Major new shows for autumn and Christmas unveiled in BBC ‘Original British Drama’ trailer


The BBC is continuing its aggressive marketing of its ‘Original British Drama’ output with a new trailer. The 90 second video offers viewers previews of shows ranging from returning series such as Sherlock and Ripper Street to new commissions The Great Train Robbery and What Remains (the latter currently mid-season). These dramas are expected to air during the autumn and Christmas season on the corporation’s flagship channel, BBC One and its high definition simulcast, BBC One HD.

This trailer has come noticeably later than its equivalent last year. In 2012 the BBC released their drama showcase for the Autumn/Christmas season in July to draw attention to their slate of new shows during the height of the Olympic Games.

The BBC have, in recent years, taken to showcasing its fiction output under the heading ‘Original British Drama’, perhaps in an attempt to combat the high-profile acquisitions of US shows on competing channels. The BBC have dramatically cut the amount of time they give to shows made outside of the UK (such as American series Damages and Mad Men). Last year The Telegraph reported that 108 hours of drama content from overseas channels had been cut, but an extra £20 million was invested in original British drama.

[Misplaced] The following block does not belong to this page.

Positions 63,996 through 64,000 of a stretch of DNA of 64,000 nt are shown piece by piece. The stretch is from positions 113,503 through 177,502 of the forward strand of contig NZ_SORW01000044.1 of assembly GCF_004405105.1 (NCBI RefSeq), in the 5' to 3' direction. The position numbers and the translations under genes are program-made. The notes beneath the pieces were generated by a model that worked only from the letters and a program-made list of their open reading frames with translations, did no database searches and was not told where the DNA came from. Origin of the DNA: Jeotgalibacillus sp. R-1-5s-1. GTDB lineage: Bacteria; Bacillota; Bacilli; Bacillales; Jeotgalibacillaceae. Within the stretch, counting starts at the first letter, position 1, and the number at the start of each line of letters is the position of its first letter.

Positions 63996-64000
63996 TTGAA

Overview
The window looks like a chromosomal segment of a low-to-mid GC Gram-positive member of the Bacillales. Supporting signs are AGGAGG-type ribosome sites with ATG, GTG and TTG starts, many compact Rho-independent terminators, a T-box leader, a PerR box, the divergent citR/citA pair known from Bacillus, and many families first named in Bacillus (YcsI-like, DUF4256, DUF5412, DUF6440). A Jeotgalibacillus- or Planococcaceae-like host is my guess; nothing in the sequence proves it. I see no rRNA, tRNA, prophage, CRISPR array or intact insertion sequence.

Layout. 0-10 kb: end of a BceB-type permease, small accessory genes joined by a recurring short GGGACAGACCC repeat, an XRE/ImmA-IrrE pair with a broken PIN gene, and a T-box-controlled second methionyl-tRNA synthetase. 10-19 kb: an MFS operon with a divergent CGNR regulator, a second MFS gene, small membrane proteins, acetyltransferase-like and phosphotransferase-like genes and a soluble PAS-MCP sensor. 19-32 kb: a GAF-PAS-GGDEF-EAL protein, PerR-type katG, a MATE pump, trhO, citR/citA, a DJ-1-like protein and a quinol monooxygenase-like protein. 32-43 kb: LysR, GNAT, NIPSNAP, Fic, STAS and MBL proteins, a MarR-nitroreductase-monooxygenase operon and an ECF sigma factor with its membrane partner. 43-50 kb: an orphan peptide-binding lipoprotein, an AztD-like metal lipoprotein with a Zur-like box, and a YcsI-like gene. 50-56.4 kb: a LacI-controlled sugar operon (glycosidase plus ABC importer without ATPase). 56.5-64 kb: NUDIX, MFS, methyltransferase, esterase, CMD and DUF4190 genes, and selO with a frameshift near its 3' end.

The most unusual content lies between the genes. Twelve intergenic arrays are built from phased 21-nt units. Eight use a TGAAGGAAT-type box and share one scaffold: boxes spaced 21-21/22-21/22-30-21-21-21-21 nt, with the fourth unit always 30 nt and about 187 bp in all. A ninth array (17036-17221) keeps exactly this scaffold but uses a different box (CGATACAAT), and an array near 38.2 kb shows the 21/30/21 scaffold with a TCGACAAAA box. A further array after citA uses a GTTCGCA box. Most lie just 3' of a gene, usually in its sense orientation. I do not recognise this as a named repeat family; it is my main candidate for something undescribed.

The move towards nearly 100% British content has resulted in a number of hits for the corporation, with audiences flocking to series such as Call the Midwife, The Fall and Ripper Street. Sky have been very vocal in their acquisitions of prime-time American series such as Game of Thrones and Mad Men. However, this year the Game of Thrones season début pulled in 700,000 (big for Sky Atlantic, tiny in the grand scheme of things) and Mad Men hit a major slump with only 58,000 watching its season opener this year. In comparison, the free-to-view BBC enjoyed a huge audience for the series opener of Call the Midwife in January with 9.3 million viewers and Ripper Street drew 5 million.

It may have cut down on American content, but the BBC has confidently proved that British audiences are still drawn to home-grown shows. Watch previous years’ trailers showcasing BBC dramas below:


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